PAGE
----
Depression is a very real and disabling condition that affects individuals of all ages and abilities; however, the impact of depression among older and disabled adults is particularly strong and often overlooked. Nationwide, 6.7% of adults under the age of 60 suffer from depression; in seniors and disabled adults, the rate is 16.7%.
Major life changes among older and disabled adults – loss of independence, physical health problems, feelings of isolation, and the death of a partner or other close friends and family members – occur more frequently and can become strong contributing factors to depression. These life-changing events, coupled with a lack of education about depression, put older adults at increased risk. A survey by Mental Health America reports that 58% of Americans aged 65 and older believe it is “normal” for people to get depressed as they get older. Since it’s “normal”, many people believe there is nothing to be done and don’t seek treatment.
Luckily, there is hope. Through a grant from the Reid Health Community Benefit Fund, Centerstone in Wayne County, Indiana, developed a one-year pilot program to address this community health issue. The focus on Wayne County was intentional: local research shows rates of depression among Medicare-eligible adults in the area are closer to 22% – significantly higher than the national average. Using Problem Solving Therapy in conjunction with life skills training, a specially-trained team of Centerstone clinicians worked with 15 Medicare-eligible adults with a diagnosis of moderate to severe depression to help them identify and address the problems that contribute to their depression.
Problem Solving Therapy is a recognized, evidence-based treatment for adults suffering from depression. It provides a seven-step approach that helps individuals actively problem-solve daily challenges, learn to cope more successfully, and feel more in control. The pilot program paired Problem Solving Therapy with life skills training, another evidence-based practice that provides opportunities for participants to try new skills in a controlled setting, creating greater proficiency and confidence when applying those skills in their day-to-day lives. Since Medicare does not currently pay for life skills training, funding from Reid made this integral component of the pilot program available to participants at no additional cost to them.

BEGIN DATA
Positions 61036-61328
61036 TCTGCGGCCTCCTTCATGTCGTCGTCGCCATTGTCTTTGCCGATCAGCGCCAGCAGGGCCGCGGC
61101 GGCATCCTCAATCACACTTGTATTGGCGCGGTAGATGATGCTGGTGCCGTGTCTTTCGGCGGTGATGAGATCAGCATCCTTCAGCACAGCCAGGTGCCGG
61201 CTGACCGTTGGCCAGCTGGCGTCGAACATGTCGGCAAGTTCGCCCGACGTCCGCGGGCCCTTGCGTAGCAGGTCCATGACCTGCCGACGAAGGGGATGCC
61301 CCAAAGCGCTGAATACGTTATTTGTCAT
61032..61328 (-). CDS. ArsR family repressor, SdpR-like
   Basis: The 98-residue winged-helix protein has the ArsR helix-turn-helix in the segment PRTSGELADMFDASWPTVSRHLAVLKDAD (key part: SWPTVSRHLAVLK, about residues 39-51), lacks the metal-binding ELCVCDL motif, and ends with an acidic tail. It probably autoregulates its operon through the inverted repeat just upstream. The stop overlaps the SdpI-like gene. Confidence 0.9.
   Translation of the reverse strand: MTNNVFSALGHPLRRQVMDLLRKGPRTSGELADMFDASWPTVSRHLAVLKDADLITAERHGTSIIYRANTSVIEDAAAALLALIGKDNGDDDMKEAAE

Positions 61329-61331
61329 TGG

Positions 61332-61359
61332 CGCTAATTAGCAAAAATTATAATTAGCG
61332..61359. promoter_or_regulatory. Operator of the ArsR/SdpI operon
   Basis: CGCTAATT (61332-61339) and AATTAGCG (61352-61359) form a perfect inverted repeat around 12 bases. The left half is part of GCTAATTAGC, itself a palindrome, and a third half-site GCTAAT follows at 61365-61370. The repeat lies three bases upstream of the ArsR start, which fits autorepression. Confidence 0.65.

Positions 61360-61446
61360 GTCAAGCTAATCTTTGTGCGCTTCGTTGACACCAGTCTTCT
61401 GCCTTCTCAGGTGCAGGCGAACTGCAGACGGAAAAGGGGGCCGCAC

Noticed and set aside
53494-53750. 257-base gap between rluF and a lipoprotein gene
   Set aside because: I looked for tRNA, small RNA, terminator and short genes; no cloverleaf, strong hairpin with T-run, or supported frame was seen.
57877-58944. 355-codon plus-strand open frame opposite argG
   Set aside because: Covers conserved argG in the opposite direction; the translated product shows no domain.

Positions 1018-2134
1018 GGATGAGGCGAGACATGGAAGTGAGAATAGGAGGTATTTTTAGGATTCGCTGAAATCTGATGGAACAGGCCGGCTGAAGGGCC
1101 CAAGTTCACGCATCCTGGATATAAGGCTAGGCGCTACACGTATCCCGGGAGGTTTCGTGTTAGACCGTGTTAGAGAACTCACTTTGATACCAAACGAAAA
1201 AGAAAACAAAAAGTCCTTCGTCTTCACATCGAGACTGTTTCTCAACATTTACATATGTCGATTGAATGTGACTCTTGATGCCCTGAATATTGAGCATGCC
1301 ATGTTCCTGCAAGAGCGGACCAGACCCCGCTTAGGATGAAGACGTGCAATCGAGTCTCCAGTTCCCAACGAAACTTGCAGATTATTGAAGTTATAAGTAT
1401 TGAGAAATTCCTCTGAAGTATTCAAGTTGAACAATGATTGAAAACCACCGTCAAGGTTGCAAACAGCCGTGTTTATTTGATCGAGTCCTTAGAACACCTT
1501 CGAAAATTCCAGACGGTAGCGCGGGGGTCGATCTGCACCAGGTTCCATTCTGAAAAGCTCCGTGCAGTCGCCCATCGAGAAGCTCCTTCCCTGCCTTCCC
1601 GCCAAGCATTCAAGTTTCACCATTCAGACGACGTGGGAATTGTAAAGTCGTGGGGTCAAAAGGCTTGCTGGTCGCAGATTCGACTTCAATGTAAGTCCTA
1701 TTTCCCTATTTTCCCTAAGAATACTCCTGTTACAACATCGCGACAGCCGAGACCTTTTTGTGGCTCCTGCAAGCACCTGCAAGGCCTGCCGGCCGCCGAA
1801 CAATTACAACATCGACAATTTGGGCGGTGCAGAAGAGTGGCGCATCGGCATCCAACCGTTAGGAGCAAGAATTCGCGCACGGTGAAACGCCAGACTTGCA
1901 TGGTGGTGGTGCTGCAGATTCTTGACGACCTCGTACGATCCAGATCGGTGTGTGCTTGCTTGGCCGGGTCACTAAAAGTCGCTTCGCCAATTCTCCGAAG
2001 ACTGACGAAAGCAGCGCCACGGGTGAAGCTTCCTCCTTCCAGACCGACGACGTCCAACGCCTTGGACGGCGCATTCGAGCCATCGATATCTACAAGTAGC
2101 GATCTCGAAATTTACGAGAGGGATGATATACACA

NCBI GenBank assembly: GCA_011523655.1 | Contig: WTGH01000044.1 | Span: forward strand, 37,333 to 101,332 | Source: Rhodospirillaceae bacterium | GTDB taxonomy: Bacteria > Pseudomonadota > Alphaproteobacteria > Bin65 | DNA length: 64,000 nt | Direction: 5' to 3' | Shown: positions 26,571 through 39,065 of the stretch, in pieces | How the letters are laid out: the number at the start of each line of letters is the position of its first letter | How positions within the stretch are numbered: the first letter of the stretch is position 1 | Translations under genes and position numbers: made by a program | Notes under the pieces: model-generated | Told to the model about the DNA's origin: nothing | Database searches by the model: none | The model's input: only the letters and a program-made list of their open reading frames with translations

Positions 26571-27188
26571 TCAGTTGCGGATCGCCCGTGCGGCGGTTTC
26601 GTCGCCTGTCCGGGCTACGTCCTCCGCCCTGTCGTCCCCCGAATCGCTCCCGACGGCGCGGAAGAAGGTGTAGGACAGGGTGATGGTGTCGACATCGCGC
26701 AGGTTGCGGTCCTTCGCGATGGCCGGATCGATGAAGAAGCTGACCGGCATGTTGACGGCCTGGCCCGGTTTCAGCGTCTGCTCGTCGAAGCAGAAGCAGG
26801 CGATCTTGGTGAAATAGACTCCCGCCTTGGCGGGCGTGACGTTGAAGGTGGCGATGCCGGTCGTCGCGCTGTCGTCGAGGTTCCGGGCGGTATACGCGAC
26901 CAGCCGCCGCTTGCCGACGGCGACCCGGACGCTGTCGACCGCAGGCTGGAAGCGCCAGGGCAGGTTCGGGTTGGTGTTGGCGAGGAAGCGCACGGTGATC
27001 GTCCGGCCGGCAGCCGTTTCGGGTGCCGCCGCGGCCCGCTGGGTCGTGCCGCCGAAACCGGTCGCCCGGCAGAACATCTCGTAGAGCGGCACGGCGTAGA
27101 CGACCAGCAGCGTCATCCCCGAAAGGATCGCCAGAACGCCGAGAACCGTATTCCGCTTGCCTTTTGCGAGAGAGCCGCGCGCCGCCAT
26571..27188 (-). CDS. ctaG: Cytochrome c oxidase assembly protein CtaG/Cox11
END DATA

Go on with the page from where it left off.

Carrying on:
Participants received six sessions with the Problem Solving Therapy Team, alternating Problem Solving Therapy with life skills training to practice new skills. Participants completed the Patient Health Questionnaire (PHQ-9) during their intake assessment to obtain a baseline measurement of their depressive symptoms and depression’s impact on their daily functioning. The PHQ-9 was re-administered in the middle of treatment and again during the last session, providing numerical data on changes in participants’ symptoms and daily functioning as a result of treatment.
While not all particpants completed the full course of treatment due to a variety of personal reasons, each individual provided some data that helps us analyze program success. The average initial participant score on the PHQ-9 was 13. By the middle of treatment, this score had reduced to 11, indicating noticeable improvement in daily functioning and reduced symptoms of depression. Given the small sample size, individual results based on PHQ-9 scores were mixed, though they do demonstrate a positive trend. The majority of participants also self-reported improvement in their daily functioning, decreases in their depressive symptoms, and positive feelings about their experience with therapy and life skills training. One participant, who had particularly mixed scores on the PHQ-9 assessment, nevertheless asserted that treatment helped him feel better and requested to continue in therapy and medication management after he completed the program. Since most of our participants had never received mental health treatment of any kind before this program, their positive experiences are particularly impactful, letting them know that help is available and helping break down stigma among older generations. Centerstone staff will continue to offer Problem Solving Therapy and life skills training to help individuals develop new skills to lessen their symptoms of depression and improve their lives.
If you are in crisis, please call our crisis line, call 911 or visit the nearest emergency room.
If you're still having trouble and would like to reach out to someone about counseling or other Centerstone services, contact us.
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